The U.S. poultry industry is better prepared this year to protect flocks from highly pathogenic avian influenza and isn’t likely to be threatened by the virus that’s been detected on a few farms and backyard flocks this month, Agriculture Secretary Tom Vilsack said Thursday.

While a few commercial flocks have been hit by the virus, “this is significantly less at this point in time than what we experienced a number of years ago that did have an impact on egg prices and did have an impact on supply,” Vilsack said, referring to a widespread outbreak in 2015.

The latest detection was reported Friday in a commercial poultry flock in New Castle County, Delaware. The virus also has been found this month in commercial flocks in Indiana and Kentucky. USDA's latest report of a detection in a backyard flock was Thursday in Michigan.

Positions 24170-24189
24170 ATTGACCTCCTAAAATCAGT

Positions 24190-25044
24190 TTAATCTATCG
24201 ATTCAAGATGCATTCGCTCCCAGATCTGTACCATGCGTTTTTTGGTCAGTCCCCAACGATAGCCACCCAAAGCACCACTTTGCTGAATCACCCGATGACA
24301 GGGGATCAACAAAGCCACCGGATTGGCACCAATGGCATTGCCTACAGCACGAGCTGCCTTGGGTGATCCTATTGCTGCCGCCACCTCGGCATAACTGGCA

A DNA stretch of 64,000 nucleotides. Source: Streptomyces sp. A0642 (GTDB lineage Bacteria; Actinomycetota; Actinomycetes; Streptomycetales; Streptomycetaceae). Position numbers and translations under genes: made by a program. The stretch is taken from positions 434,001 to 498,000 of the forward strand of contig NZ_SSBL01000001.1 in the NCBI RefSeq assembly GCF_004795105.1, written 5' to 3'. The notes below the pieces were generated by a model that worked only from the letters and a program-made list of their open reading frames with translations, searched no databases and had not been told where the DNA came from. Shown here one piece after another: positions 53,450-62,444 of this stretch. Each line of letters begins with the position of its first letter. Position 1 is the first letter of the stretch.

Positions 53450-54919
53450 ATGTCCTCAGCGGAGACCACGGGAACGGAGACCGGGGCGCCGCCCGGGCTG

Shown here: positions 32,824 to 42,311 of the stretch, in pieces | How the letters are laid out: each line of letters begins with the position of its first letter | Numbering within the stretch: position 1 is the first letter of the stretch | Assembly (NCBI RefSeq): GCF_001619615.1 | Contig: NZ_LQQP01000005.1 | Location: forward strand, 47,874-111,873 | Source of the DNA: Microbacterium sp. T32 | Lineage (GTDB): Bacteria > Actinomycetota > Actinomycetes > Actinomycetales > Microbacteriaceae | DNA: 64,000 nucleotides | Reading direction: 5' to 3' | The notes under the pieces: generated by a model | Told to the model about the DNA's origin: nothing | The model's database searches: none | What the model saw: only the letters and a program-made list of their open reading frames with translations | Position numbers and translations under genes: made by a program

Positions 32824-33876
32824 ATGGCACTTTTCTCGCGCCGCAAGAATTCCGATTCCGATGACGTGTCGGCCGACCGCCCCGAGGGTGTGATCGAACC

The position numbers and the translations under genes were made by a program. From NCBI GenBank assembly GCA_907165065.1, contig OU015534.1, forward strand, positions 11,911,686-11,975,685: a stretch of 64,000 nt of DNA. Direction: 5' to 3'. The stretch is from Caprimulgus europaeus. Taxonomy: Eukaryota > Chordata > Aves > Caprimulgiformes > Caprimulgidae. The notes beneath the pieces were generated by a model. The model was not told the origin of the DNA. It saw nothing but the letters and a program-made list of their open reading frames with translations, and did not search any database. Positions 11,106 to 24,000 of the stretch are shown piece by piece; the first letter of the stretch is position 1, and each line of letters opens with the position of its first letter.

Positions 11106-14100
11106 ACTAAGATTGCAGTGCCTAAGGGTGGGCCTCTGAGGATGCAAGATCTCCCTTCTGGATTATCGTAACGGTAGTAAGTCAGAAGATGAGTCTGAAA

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The industry “has been very focused on making sure that producers understand the biosecurity components of protecting their flocks," Vilsack told reporters during USDA’s annual Agricultural Outlook Forum. "I think the industry is much more prepared for this. And many of the incidents that have been reported are sort of backyard flocks. They aren't necessarily in commercial operations.” 

He added, “These obviously are significant impacts on the individual producer. We don't discount that, and obviously we'll look for ways in which we can provide help and assistance to get them through a tough, tough circumstance.”

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